At Head Light we help our clients discover best practice from within the experiences of their own staff and use this as a basis for performance improvement initiatives. Those familiar with the term will recognise that our approach is closely aligned with that of Appreciative Inquiry.
But is Appreciative Inquiry and why is it at the heart of our approach to capturing and modelling best practice?
The drivers for our work tend to fall into these categories:
- In a mature market, with established performance benchmarks, you discover that parts of your business are under-performing against the norm.
- Your company has been successful but the market is moving on and beyond the capability of your people.
- Your company has merged with another and operational integration is essential.
- Your company has enjoyed rapid growth and it is becoming difficult to scale established systems working methods and processes.
In all of these cases we have found that there are people within the organisation whose performance and experiences can be used to create a model for others, and that by examining what is already working well, and the factors and conditions that underpin that success, we can then find ways of replicating those conditions and bringing about effective and sustained improvement and change.
What is Appreciative Inquiry?
The term Appreciative Inquiry was first coined by David Cooperrider and Suresh Srivastva in 1987 to describe a new process of organisational change based on generating a collective image of a new and better future by exploring the best of what is and has been achieved.
They believed that Action Research, the traditional approach to organisational change which focuses on investigating and solving problems, had been demonstrated to be limited and unsuccessful in innovating and implementing change.
This is also our experience.
By focussing on solving problems your attention is drawn to causes and taking remedial actions to prevent situations occurring, or recovering from them when they do. By switching focus to building on success we often discover approaches that trouble-shooting processes would fail to see, and which often completely bypass the problem. Another significant and noticeable effect is the dramatic increase in energy levels you get when you engage positively with people around what they are doing best and build on their experiences. Indeed, it would be hard to be part of such a process and not feel this way when we look at the definitions of ‘Appreciate’ and ‘Inquiry’:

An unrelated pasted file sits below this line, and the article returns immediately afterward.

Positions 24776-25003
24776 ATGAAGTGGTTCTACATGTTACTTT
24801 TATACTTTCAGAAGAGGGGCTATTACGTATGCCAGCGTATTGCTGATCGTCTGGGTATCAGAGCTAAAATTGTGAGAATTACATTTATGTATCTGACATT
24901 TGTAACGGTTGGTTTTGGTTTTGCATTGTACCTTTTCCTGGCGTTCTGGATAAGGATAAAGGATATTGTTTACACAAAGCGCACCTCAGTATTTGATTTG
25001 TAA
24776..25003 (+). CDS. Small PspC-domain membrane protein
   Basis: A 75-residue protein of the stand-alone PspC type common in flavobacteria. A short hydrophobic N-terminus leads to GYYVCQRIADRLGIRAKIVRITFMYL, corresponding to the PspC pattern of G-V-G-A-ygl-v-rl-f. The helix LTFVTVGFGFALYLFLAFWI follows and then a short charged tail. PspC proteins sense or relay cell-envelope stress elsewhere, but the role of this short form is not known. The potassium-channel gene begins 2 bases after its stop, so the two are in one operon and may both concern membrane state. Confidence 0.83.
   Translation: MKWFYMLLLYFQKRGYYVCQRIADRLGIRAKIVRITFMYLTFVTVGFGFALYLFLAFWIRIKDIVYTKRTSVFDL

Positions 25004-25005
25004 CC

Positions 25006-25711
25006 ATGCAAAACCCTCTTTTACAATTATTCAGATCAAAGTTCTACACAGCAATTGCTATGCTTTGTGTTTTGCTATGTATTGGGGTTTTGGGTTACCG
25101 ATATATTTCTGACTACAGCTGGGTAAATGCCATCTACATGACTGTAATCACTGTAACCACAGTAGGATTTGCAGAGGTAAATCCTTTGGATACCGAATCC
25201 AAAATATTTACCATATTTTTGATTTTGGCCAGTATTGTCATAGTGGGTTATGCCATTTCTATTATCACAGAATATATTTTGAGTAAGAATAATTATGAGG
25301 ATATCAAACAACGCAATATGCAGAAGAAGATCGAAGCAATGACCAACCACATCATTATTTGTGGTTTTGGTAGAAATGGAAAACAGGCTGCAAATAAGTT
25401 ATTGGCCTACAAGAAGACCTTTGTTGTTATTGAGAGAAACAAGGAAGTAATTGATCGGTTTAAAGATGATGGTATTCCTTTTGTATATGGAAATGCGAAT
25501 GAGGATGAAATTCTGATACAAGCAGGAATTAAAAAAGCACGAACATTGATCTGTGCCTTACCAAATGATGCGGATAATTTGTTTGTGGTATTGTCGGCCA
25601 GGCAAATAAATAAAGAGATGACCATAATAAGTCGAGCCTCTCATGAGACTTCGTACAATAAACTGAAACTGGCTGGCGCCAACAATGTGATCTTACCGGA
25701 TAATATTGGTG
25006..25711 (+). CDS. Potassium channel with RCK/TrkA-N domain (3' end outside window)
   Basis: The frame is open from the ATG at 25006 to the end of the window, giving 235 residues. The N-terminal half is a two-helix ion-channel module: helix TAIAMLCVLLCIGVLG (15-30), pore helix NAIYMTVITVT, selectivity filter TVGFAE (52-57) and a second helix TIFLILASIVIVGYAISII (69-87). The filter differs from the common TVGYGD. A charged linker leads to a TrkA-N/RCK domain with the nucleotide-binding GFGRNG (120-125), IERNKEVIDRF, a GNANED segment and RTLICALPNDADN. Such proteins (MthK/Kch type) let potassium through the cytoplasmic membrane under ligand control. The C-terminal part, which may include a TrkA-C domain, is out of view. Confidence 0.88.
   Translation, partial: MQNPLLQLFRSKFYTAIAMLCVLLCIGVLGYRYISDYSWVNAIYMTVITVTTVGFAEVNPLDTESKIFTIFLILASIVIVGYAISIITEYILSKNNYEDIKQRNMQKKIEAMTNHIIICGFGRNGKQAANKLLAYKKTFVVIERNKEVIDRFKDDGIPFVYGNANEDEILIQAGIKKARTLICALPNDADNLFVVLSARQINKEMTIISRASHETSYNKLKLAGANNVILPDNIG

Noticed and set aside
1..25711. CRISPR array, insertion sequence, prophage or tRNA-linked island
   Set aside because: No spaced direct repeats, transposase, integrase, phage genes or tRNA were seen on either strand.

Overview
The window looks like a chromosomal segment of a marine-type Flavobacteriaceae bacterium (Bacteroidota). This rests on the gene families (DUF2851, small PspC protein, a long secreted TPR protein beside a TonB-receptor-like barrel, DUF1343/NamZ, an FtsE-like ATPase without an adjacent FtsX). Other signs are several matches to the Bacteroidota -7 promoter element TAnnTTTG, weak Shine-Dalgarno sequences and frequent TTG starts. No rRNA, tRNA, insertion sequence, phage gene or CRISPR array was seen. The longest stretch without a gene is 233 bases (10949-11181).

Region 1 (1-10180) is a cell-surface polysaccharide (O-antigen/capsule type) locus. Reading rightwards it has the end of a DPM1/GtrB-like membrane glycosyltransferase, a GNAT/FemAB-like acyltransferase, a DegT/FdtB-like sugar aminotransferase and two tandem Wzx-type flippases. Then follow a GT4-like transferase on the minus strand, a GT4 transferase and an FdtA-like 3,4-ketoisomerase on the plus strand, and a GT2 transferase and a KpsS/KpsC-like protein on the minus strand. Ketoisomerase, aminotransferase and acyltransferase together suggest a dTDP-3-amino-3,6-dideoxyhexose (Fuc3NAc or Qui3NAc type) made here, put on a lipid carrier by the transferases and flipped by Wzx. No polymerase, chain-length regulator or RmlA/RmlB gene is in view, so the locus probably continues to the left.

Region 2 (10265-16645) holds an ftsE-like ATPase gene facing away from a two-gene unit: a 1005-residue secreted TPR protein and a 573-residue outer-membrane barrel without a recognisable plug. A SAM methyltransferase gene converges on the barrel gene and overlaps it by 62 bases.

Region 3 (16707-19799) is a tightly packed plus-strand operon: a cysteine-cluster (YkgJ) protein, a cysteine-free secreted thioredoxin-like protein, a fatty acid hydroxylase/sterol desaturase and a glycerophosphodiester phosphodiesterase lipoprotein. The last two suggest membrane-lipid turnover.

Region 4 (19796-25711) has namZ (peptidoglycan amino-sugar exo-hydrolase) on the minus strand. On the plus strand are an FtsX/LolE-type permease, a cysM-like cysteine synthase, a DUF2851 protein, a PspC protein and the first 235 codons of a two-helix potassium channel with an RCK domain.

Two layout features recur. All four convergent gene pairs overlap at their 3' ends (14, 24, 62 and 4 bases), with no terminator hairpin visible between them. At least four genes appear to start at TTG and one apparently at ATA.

- Valuing; the act of recognizing the best in people or the world around us; affirming past and present strengths, successes, and potentials; to perceive those things that give life (health, vitality, excellence) to living systems.
- To increase in value, e.g. the economy has appreciated in value.
Synonyms: VALUING, PRIZING, ESTEEMING, and HONORING.
Appreciative Inquiry – a technique for extraordinary results
- The act of exploration and discovery.
- To ask questions; to be open to seeing new potentials and possibilities.
Synonyms: DISCOVERY, SEARCH, and SYSTEMATIC EXPLORATION, STUDY.
A third attribute of Appreciative Inquiry that we have noticed is that when the ideas for change and the processes for delivering them are generated from within, they tend to be easier to implement and more likely to be sustained. Being very inclusive, and involving the people who actually do the work creates advocates for the change in the field, a sense of ownership, and ongoing commitment to implement the changes and develop them on.
Cooperrider and Srivastva defined Appreciative Inquiry around five core principles; Constructionist, Simultaneity, Poetic, Anticipatory and Positive.
In terms of our work in bringing about performance improvement and change, we have found the most interesting to be the Positive principle; the shift is away from the negative orientation of regarding organisations as problems to be solved, with change interventions to be enforced, towards the belief that human systems move naturally towards positive, aspirational images, and that the more positive the image of the future, the longer-lasting will be the change.